State of Jones historian and blogger, Vikki Bynum, is in the middle of a lengthy review [Part 1 – Part 2] of Sally Jenkins and John Stauffer’s new book, The State of Jones: The Small Southern County that Seceded From the Confederacy. If I remember correctly, the book is going to be turned into a Hollywood movie at some point soon. I am about half-way through it and while I’ve enjoyed it thus far it is clear from reading Vikki’s review that there are serious problems that I do not have the background to pick out. For instance, despite the book’s subtitle there is no evidence that a declaration of secession was ever issued. More problematic is the claim that Newt Knight served at Vicksburg. Other problems abound, accoring to Bynum. Given Vikki’s research into the State of Jones there is no one more qualified to judge the overall quality of this study. I highly recommend her book.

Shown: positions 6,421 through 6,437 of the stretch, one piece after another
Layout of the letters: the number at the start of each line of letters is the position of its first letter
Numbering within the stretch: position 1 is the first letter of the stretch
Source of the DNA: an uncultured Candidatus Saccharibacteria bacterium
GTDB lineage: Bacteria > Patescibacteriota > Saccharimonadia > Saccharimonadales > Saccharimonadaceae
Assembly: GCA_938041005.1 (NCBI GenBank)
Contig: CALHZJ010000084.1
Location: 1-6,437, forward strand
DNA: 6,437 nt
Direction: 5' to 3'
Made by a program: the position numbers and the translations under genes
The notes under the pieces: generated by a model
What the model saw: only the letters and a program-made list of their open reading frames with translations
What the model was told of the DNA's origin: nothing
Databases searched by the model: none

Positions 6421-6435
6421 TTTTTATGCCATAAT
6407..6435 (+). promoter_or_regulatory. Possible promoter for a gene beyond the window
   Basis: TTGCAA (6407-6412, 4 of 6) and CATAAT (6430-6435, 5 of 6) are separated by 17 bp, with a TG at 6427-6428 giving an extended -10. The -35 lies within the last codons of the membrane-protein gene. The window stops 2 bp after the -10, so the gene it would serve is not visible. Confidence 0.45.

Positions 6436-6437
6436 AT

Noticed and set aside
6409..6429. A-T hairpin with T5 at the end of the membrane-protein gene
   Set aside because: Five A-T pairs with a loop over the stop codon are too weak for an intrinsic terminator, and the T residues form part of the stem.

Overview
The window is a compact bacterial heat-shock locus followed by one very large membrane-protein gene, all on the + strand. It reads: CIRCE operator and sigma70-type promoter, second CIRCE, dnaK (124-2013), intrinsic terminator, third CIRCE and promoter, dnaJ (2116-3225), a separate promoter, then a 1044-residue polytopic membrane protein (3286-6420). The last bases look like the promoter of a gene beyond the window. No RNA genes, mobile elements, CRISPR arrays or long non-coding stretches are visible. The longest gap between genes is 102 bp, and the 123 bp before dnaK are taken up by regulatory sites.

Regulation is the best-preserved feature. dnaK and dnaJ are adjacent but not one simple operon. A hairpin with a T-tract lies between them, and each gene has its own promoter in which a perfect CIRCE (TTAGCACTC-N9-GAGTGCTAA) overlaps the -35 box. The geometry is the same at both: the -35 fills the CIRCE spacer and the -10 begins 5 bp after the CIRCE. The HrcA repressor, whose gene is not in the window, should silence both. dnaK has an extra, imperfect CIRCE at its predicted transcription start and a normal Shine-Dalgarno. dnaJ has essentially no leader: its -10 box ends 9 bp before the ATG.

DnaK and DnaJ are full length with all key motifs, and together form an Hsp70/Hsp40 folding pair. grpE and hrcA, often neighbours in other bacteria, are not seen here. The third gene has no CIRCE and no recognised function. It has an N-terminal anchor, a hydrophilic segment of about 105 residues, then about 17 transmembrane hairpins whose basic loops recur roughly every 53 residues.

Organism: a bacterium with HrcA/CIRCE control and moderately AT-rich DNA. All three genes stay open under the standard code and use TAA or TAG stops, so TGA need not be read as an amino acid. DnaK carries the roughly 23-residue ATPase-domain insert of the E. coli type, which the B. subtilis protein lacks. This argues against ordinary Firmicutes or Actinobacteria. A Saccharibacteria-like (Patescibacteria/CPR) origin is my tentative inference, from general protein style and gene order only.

Trouble in the State of Jones
Searching for Black Confederates: The Civil War’s Most Persistent Myth
“Levin’s study is the first of its kind to blueprint and then debunk the mythology of enslaved African Americans who allegedly served voluntarily in behalf of the Confederacy.”–Journal of Southern History